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Obama's budget director says joblessness will linger

NEW YORK — The Obama administration's budget director defended its $787 billion stimulus package, saying the heavy spending was necessary to rescue the economy and that the plan is "on schedule" to produce the intended results.

Speaking before the Council of Foreign Relations in New York, Peter Orszag said it was "misleading" to judge the effectiveness of the stimulus package based on unemployment — which hit a 26-year high of 9.5 percent in June — and which he expects will stay high for the "next few quarters."

"Only a very small part of the total job creation expected from the Recovery Act would take place by the end of the second quarter," Orszag said.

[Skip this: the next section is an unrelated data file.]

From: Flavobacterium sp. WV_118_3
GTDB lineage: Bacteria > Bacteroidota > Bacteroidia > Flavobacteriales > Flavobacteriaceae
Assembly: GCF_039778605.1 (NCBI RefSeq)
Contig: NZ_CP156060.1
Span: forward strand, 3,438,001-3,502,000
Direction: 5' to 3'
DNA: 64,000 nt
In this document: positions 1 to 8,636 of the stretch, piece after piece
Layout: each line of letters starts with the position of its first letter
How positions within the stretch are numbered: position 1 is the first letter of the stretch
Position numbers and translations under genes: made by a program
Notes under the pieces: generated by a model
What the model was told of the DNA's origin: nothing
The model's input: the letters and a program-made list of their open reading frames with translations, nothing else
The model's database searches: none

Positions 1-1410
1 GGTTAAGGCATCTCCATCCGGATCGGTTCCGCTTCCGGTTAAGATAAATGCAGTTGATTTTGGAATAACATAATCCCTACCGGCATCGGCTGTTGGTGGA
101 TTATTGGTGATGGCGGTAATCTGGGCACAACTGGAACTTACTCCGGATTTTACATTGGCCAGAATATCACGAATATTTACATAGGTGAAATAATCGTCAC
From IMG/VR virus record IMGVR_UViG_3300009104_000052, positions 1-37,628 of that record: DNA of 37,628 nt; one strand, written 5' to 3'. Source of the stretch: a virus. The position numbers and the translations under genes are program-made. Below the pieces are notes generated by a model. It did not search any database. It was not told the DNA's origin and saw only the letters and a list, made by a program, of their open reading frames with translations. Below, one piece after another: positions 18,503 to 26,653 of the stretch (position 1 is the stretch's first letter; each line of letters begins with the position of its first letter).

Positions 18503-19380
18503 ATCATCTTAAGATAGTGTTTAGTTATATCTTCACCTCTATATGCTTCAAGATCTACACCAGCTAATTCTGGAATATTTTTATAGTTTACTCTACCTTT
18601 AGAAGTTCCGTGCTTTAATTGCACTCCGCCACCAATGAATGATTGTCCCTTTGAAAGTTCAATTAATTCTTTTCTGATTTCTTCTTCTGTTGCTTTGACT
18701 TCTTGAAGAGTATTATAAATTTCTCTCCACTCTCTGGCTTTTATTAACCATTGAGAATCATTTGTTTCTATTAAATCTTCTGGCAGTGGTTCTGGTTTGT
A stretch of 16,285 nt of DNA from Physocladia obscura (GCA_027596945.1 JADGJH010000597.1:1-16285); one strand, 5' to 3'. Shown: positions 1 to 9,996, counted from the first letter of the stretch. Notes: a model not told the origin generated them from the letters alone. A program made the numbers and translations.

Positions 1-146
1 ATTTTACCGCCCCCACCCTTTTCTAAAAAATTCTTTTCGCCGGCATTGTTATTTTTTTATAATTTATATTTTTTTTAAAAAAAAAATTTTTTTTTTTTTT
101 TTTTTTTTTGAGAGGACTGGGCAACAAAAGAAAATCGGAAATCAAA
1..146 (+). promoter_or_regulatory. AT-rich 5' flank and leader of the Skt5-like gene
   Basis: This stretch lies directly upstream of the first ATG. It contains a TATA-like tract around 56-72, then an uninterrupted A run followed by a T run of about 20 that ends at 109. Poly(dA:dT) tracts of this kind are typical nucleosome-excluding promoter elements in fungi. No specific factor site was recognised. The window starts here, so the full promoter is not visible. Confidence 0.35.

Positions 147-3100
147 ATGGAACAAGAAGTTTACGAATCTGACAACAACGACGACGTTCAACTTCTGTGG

"We expect the unemployment rate to remain stubbornly high over the next few quarters even if economic activity itself picks up steam," Orszag said. "Job losses may not be as severe, but job growth will not return for some time."

To create enough jobs to cut unemployment, the economy must grow about 2.5 percent a year, he said.

The Fed sees the economy shrinking between 1 and 1.5 percent this year and growing between 2.1 and 3.3 percent in 2010.

Workers could be delaying retirement after their savings took a hit, slowing new hiring, Orszag said. Not being able to sell a home in the current housing slump also is impeding moves to improve the job market, he added.